Andrew Ries’s New York Times crossword—Amy’s write-up
Seemed a tad tough for a Friday puzzle, possibly because I don’t know my biblical geriatrics or the dessert at 14a, and I had ELLEN instead of ESSIE for 19a. [Woman’s name that sounds like two letters of the alphabet]. Took a while to unravel all that!
Fave fill: TRANS ICON, AC MILAN, “WEIRD, HUH?”, the EAST ROOM of the White House, FREE TIME (here comes the weekend!), ART CRITICS (shout-out to regular commenter JohnH), EDITOR-IN-CHIEF, and HONOR ROLLS.
Not so keen on AFT., SMEE, or that single TEA LEAF.
Seven more things:
- 1a. [Building with many drafts], BEER BAR. I’ve never been to one, I don’t think. Presumably a zillion craft brewery taprooms don’t serve any booze besides beer?
- 14a. [“Heavenly” dessert with a lemony filling], ANGEL PIE. A Sunset magazine recipe says it’s freshly whipped cream folded into (laborious) lemon curd, spooned into a light, crisp meringue “pie shell.” I would eat that!
- 16a. [Space between the ribs of an insect wing], AREOLA. It never fails to amuse how scared the crossword is of mentioning a body part that pretty much every single human is born with.
- 33a. [Movement to reduce frivolous lawsuits], TORT REFORM. Wow, that is an editorially slanted clue, isn’t it? That’s the argument for those who want to cut corporations a break, but there are many others who view TORT REFORM as a cut to consumers’ rights and a shield for corporate wallets.
- 43a. [Bob ___, Canadian ambassador to the U.N.], RAE. I might have seen the name before? And maybe I haven’t. If you’re at all notable and RAE is one of your names, you’re gonna find yourself in crossword clues.
- 15d. [Post master?], EDITOR-IN-CHIEF. The Washington Post just got a new EIC, Sally Buzbee, who starts next week. She replaces Marty Baron, who was portrayed by Liev Schreiber in Spotlight.
- 54d. [Potter’s substance], SOIL. Didn’t even see the clue while solving, but if I’d approached it with no crossings, I’d have gone with CLAY. If you like pottery, or good-natured British competition shows, check out HBO Max’s Great Pottery Throw Down. And yes, I wish it were Throwdown in the title, or at least a hyphenated Throw-Down.
Four stars from me.
Orrin Konheim & Brad Wilber Universal crossword, “Tri-State Area”—Jim P’s review
Theme: Each theme answer is a world location containing three pairs of circled letters which turn out to be three state abbreviations. So they are, in a way, “tri-state areas.” Note there are numerous tri-state areas in the U.S. as listed here.
- 17a. [Seoul’s landmass] KOREAN PENINSULA. Oregon, Indiana, Louisiana.
- 28a. [Washington archipelago with a Spanish name] SAN JUAN ISLANDS. New Jersey, Louisiana, North Dakota. These islands are a destination location for those of us living in the Evergreen State. We’ve been in Tacoma for 4.5 years now, but haven’t made it there. Hopefully soon.
- 50a. [Denver backdrop] ROCKY MOUNTAINS. Kentucky, Missouri, Indiana.
- 65a. [Vancouver’s province] BRITISH COLUMBIA. Rhode Island, Colorado, Iowa.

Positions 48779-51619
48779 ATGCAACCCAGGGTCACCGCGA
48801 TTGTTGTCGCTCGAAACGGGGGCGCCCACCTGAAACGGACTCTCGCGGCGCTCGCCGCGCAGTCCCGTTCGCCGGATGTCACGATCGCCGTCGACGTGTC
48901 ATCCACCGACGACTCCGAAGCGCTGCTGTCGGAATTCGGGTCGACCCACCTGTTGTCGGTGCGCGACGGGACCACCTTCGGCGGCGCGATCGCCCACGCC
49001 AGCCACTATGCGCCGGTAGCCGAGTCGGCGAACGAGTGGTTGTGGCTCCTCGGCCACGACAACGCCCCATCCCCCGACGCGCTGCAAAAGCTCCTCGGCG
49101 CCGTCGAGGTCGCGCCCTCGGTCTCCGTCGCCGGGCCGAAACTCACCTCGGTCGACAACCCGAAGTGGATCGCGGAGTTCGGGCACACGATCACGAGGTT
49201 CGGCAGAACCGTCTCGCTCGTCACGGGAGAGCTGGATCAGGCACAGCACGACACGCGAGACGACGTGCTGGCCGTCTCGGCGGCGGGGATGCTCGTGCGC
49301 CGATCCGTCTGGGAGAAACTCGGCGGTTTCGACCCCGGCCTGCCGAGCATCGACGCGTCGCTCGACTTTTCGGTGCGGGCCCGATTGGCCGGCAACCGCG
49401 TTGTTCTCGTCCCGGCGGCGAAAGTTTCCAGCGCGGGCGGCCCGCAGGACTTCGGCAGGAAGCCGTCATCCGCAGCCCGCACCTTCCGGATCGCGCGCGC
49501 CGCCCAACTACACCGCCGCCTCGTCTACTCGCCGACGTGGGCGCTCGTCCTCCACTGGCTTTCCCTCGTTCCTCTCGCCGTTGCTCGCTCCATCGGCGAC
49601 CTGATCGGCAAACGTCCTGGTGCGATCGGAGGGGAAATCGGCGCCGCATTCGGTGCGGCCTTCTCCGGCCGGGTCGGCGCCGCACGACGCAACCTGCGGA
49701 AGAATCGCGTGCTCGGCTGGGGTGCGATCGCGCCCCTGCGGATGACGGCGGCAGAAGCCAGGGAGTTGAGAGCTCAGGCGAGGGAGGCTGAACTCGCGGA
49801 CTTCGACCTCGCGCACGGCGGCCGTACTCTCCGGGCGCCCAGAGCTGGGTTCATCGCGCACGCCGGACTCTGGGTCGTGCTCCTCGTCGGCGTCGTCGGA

I was really hoping there would only be one instance of each state, but maybe that’s too much to ask for. Otherwise, this was really elegant and enjoyable. It is surprising that TRI appears at 9d when it’s also in the title.
Maybe because there’s so much theme material (two 14s and two 15s), there’s not a single bit of fill longer than six letters. I did like “OK THEN” and UGANDA which I noted has two states (Georgia, North Dakota) of its own.
Clues of note:
- 11a. [Vowelless order at a deli]. BLT, which, obviously, stands for BOLO TIE.
- 32d. [Cynthia with a pair of Emmys]. NIXON. Nice to see this entry with a different clue. I believe the Sex and the City actress ran for office in the last go-around.
Not much in the way of sparkly fill in this grid, but I did enjoy the theme. 3.9 stars.
Zachary David Levy’s Los Angeles Times crossword — pannonica’s write-up
Theme is phrases parsed literally as signals to spell things backward. The answers are common phrases.
- 17a. [YENOH] INVERT SUGAR (honey).
- 26a. [GOC] REVERSE GEAR (cog).
- 36a. [TAR] TURNED TRAITOR (rat).
- 50a. [CBA] BACKCHANNEL (ABC).
- 60a. [NEMO] COUNTERSIGN (omen).
Works well enough.
What else have we got?
- 8d [National animal of Malaysia] TIGER. They’ve appeared on many stamps over the years. But of course they’re extremely RARE (18d [Not seen much]) in life. Considered critically endangered: the World Wildlife Fund’s current estimate is of less than 200 in the wild.
- 11d [Writing tool] ERASER. Minor misdirection there.
- 68a [Case, for example: Abbr.] SYN. This clue format fools me about half the time, and today was one of those times.
That’s about all I have to say. Fine theme, mostly good ballast fill, so a moderately pleasing crossword overall.
Patrick Berry’s New Yorker crossword—Amy’s write-up
A smooth 68-worder from Patrick to close out the New Yorker’s puzzle week. My favorite entry is DOT DOT DOT, [You can imagine what happened next]. This pairs well with the SEX SCENES on the opposite side, where little is left to the imagination.
Other fave fill: HOLE PUNCH, DAENERYS, NORTH FACE, MOIRA Rose, DR. TEETH, and my beloved ETYMOLOGY. It’s nice to have relatively few (8) 3-letter words in a grid, less risk of ungainly abbreviations. Since this is a Berry, it stands to reason that the 4s and 5s holding the long stuff together will also be entirely smooth.
I suppose a 20-year-old solver might not know fictional WKRP and Mike DITKA, so that K could be a tough crossing. I was an ’80s teen, though, so these were gimmes for me.
Two more things:
- 18a. [Flower’s sepals, collectively], CALYX. That is just a gorgeous word, isn’t it? I find it so esthetically pleasing. I may have even worn Clinique’s Calyx fragrance back in the day.
- 59a. [Make known, as an opinion], GIVE AIR TO. This actually feels a bit awkward to me.
Four stars from me.